◦ The highest grade (A) has the lowest count.
◦ All milk product must be pasteurized
Types of Milk
 Fresh fluid cow milks
 Fresh fluid milk from goat, sheep & others
 Flavored fluid milk
 Packaging fluid milk
 Nutritionally altered fluid milks
 Low lactose fluid milk
 Canned fluid milks
 Dry milk
 Cultured milk product
 Cream & substitute
 Pasteurization
◦ Heat treatment of milk adequate to kill
microorganism that can cause illness
 Hold methods – milk is heated to 63C and held 30
min before its cooled to 7C
 HTST methods – milk is heated to 72C and held
15sec before its cooled to 10C
 UHT- 138C for at least 2 sec. kill all microorganism
& make possible to store in close sterile container
at room temperature.
 Homogenization
◦ Mechanical process,
◦ Milks forced through tiny apertures under a
pressure (2000 to 2500 psi) ,
◦ Break up the fat globules into smaller units (< 2µ
diameter) that do not separate from the milk.
◦ This process cause milk to lose its ability to
cream, increase viscosity & whiter appearance
◦ Also less stable to heat, more sensitive to
oxidation, curds form more softer & less
distinctive flavor
 Evaporation
◦ Various canned milk are produced by
evaporation of the water
◦ Evaporated milk; sterilized canned milk that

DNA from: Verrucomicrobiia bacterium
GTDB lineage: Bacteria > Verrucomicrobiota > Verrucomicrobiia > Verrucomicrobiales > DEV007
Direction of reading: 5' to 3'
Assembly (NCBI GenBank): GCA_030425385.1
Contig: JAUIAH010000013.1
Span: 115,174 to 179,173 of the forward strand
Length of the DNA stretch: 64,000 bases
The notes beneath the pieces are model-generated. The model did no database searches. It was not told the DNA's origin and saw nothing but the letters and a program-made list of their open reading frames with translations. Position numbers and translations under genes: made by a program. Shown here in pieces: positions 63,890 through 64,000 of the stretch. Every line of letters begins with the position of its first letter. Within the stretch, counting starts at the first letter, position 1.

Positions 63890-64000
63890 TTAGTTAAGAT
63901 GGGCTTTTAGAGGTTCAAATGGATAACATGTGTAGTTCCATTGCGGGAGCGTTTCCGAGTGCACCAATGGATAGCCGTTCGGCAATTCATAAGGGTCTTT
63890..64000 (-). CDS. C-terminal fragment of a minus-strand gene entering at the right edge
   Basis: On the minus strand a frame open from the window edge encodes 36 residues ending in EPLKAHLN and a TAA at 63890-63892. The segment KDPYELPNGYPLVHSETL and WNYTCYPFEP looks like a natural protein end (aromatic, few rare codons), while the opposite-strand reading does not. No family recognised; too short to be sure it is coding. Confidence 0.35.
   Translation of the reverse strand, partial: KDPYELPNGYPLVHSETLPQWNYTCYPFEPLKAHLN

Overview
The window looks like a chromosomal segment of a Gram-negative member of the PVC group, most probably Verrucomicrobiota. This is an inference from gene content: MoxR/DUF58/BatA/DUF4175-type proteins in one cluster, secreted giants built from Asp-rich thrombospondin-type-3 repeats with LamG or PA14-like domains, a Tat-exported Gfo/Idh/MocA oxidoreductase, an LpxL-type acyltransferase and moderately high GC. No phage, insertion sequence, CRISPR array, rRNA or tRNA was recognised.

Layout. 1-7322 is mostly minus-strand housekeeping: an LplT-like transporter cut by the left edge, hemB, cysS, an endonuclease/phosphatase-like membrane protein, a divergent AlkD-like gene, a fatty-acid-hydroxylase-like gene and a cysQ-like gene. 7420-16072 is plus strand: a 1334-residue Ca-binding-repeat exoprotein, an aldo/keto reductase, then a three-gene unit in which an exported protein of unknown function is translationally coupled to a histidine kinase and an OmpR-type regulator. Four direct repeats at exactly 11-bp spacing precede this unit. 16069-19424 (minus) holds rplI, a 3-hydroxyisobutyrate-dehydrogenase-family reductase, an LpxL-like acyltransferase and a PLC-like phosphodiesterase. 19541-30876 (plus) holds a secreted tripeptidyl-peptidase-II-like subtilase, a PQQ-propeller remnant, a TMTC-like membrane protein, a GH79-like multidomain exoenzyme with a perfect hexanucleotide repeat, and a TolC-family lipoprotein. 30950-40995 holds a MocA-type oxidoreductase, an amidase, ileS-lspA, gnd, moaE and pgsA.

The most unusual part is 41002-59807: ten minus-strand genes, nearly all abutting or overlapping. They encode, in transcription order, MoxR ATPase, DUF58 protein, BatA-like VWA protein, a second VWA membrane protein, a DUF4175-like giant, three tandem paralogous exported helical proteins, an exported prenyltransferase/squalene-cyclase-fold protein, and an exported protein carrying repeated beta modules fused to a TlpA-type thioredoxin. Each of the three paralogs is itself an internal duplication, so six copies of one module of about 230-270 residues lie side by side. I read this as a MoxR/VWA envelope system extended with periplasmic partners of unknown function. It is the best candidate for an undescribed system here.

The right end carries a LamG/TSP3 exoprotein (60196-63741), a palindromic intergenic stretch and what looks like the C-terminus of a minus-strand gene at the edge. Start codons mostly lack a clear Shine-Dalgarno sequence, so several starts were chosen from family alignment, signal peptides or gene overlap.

has been concentrated to about half its
original volume by evaporation under partial
◦ Sweetened condensed milk; canned milk, sugar
is added, evaporation of about half the water
and heat treatment to kill harmful
microorganisms precede the canning process.
 Drying
◦ milk is dried so it can be stored for an
extended period of time without refrigeration
◦ Reduce the problems of transporting fluid
◦ When dried, the milk powder consists of
lactose, fat globule or free, & protein.
◦ These component tend to lump together
when rehydrated with water
 Fermentation
◦ To produce lactic acid by microorganism
(Lactobacillus casei, L. bulgaricus, L. lactis, L.
◦ Buttermilk & yogurt
◦ Undesirable result; ropy in consistency,
unpleasant aroma/flavor, slimy curd to develop,
formation of black color to butter
Milk products in food preparation
 Flavor changes
◦ Bland, slightly sweet of milk come from,
lactose flavor, salt, sulfur compounds & short
chain FA
◦ % of fat determines the mouthfeel of milk
◦ Factors influence the flavor of milk:
 Expose to heat or sunlight
 Oxidation
 Use of copper (equipment or utensils)
 Feed ingested by the animal
Milk products in food preparation
 Coagulation & precipitation
◦ Heat (whey become insoluble, mesh with milk
calcium phosphate and percepitate)
◦ Acid (casein in milk to coagulate)
◦ Enzymes (pepsin, protease, rennin)
◦ Polyphenolic compounds (combine with milk,
result in the precipitation and also contribute
to curdling)
 Refrigerated
◦ Guideline; milk- no more than 3 weeks
yogurt – up to 3 to 6 weeks
buttermilk – last up to 3 day to 3 weeks
sour cream – up to 1 month (unopened)
 Dry storage
◦ Nonfat dry milk, ultrapastuerized milk,
evaporated milk & sweetened condensed milk